The Tidings Brought to Mary, 1917
The Tidings Brought to Mary, a mystery by Paul Claudel, translated by Louise Morgan Sill
Directed by Edith Craig
Strand Theatre, London – June 10, 1917
Cast of Characters
The Pioneer Players, who presented Paul Claudel’s Exchange a year or two ago, gave last night at the Strand Theatre The Tidings Brought to Mary, translated from Claudel’s original by Louise Morgan Sill.Translation must needs miss some of Claudel’s sonority and profundity; the union of the exact and the exalted, the passionate and the logical, which makes up the beauty of his unique French. But Miss Sill’s very capable of sometimes very happy version, by robbing us of one part of Claudel’s appeal, only emphasized the extent of another, of which he is sometimes held to be devoid. Is this philosopher-poet, this lyrical mystic, a “dramatic” author? The Tidings Brought to Mary as staged by a fine artist in staging, Miss Edith Craig–answers unmistakably “Yes.” The play is long; it is slow; it is wordy; but it is dramatic. it touches the emotions through its characters and its situations. It is a piece of drama. The story is of two sisters, living in the France of Joan of Arc, who both loved one man. One became a leper and a saint; the other won the man and earthly joys and sorrows. Claudel founded this play on a earlier version of a similar story, in order to fill it the fuller of mysticism, of sainthood, of Catholicism, with its loftiness and its homeliness mingled. The “great scene” is that in which the leper and saint restores to life the dead child of her more earthly sister; but no brief account can do justice to the quality of the play, in which at one moment we seem to be in Reims Cathedral and at another in the rich cornfields and vineyards of rural France.
The part of the leper and saint was played by Miss Kathleen Hazel Jones with a girlish simplicity and sincerity which could not have been bettered. Miss Mona Limerick’s accomplishment and personality were valuable as the other sister, and Mr. William Stack was impressive as a great French craftsman and architect busy upon great French Churches.
(The Times, June 11, 1917)
A play strange and beautiful and atmospheric, translated from Paul Claudel’s “L’annonce faite à Maria” by Louise Morgan Siller was the last production of the season of the Pioneer Players. “The Tidings Brought to Mary” is a mystical drama, laid in France at the close of the Middle Ages. There is much beauty in it, beauty of thought, noble sentiments, fine music, and an exquisite setting for which Miss Edith Craig is responsible. The plot revolves round a miracle wrought on a leper woman, Violaine, on the dawn of a Christmas day, a womam who at the beginning of the play was young, beautiful, beloved, and about to be wedded. On the eve of the marriage she shaws Jacques Hury, her affianced husband, the “silver flower” of leprosy upon her fair young body. Mara, Violaine’s younger sister , unlovely, jealous, and bitter, has seen a kiss bestowed in devine pity upon Pierre de Craon, a leprous man, by Violaine, and has told Jacques, with many insinuations. Mara’s aim is accomplished. Violaine is driven away to drag out eight solitary years, shunnen, reviled, and starved, while Mara becomes the wife of Jacques and the mother of his child. The finest and most poignant scene takes place in the Leper’s Cave, where she is sought by Mara, older, gentler, and infinitely sadder. The two sister meet and hold converse after eight years of silence. Mara, broken and anguished, has come to implore the help of the leper saint. She has brought with her the body of her adored child, and she gives it to her sister’s arms, praying that she will bring it back to life. The woman whose body has mortified, but whose soul has remained unscathed, takes the dead child to her breast, and as the bells that herald the dawn peal across the snow the flesh of the leper becomes sound and sweet, the child moves in her arms and she restores it to its mother—alive but with the blue eyes of Violaine in place of the black eyes of Mara. Violaine is brought home by Pierre de Craon, also restored to health, to die in the home of her childhood, and there is a beautifully written and finely translated scene between her and Jacques.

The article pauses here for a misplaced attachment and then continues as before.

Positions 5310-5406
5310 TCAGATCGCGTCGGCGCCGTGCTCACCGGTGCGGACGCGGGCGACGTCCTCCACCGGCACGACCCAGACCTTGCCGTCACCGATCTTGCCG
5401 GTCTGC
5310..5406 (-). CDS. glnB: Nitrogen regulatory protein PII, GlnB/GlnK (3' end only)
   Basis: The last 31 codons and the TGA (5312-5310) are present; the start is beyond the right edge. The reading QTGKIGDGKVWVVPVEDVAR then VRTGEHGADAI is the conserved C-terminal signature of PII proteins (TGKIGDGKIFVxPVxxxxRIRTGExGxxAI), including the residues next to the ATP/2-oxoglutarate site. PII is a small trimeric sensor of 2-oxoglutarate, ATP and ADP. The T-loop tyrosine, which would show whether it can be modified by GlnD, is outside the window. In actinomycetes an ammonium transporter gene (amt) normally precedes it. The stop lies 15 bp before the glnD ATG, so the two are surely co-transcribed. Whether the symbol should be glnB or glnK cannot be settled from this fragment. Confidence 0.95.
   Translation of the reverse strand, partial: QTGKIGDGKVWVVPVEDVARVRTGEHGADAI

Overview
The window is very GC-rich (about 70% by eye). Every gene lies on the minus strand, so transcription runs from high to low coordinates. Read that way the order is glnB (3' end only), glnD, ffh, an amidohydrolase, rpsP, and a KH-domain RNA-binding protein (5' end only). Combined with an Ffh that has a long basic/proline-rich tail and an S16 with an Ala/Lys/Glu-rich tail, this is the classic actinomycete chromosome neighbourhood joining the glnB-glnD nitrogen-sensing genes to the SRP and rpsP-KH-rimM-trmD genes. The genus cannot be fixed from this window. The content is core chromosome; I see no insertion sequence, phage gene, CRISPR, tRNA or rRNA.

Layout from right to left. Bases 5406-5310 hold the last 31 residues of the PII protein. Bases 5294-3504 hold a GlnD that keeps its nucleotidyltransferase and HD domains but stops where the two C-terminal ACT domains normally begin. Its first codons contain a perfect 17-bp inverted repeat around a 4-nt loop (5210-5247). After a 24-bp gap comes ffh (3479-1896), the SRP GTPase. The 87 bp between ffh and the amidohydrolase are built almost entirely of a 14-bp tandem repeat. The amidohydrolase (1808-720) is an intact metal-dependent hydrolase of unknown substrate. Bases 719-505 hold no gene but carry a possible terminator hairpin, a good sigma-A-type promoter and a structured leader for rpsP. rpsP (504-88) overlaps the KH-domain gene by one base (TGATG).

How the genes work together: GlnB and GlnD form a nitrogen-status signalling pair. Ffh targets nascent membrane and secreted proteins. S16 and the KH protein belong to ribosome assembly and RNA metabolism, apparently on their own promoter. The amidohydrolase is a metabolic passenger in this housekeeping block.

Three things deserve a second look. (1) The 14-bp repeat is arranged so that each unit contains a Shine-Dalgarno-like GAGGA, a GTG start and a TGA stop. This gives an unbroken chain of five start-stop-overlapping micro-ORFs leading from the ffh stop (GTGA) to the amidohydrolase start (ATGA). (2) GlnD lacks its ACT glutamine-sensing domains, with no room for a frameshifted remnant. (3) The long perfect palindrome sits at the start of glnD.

“The Tidings Brought to Mary” is not a play thaty one could ever hope to see in the regular bill of any theatre, but gratitude is due to the Pioneer Players that they have enabled a few the privilege of seeing an exceptional work. A young actress whose name is unknown to the London stage, Miss Kathleen Hazel Jones, made a great success in the part of Violaine. She realised entirely the Madonna-like beauty of the appearance and the character, and, in addition to her complete understanding, her fresh, soft, young voice and her gentle simplicity of manner, combined with her talent, should bring her very far in her profession. Splendid work was done by Miss Mona Limerick as Mara, and there was quality in Mr. William Stack’s portrayal of Pierre de Craon. Miss Gigia Filippi as the Mother, Mr. Orlando Barnett as the Father, Mr. Henry Oscar as Jacques, all did very good work.
(The Era, June 13, 1917)